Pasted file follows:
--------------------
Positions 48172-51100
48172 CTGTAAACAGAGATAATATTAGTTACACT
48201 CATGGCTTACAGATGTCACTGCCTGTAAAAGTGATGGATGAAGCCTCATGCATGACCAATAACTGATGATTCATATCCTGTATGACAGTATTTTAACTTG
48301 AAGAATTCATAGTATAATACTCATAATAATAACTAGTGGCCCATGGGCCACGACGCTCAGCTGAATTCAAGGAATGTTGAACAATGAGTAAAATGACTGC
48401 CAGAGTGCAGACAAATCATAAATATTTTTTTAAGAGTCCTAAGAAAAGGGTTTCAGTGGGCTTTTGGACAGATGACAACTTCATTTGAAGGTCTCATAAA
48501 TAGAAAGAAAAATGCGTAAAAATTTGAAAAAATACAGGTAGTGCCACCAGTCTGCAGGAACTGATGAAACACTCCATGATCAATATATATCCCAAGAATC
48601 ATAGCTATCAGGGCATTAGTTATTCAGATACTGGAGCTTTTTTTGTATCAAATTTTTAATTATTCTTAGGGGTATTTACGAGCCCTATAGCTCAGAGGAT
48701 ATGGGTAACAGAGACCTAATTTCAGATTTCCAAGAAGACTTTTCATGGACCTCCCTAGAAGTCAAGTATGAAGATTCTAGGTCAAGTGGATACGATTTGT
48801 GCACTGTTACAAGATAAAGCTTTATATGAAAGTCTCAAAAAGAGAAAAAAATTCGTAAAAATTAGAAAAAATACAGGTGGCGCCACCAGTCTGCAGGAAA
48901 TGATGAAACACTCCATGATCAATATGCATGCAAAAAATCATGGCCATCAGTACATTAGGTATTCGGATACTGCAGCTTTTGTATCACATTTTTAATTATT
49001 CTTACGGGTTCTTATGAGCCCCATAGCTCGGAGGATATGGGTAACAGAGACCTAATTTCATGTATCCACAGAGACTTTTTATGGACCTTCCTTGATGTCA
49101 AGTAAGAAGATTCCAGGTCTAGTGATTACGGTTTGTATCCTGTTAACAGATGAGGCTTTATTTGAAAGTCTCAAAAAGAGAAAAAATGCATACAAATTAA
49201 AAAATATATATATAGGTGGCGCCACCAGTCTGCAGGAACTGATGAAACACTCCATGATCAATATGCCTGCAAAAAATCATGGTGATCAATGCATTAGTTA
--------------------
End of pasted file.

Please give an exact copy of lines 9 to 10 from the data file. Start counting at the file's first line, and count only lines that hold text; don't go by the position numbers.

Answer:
48801 GCACTGTTACAAGATAAAGCTTTATATGAAAGTCTCAAAAAGAGAAAAAAATTCGTAAAAATTAGAAAAAATACAGGTGGCGCCACCAGTCTGCAGGAAA
48901 TGATGAAACACTCCATGATCAATATGCATGCAAAAAATCATGGCCATCAGTACATTAGGTATTCGGATACTGCAGCTTTTGTATCACATTTTTAATTATT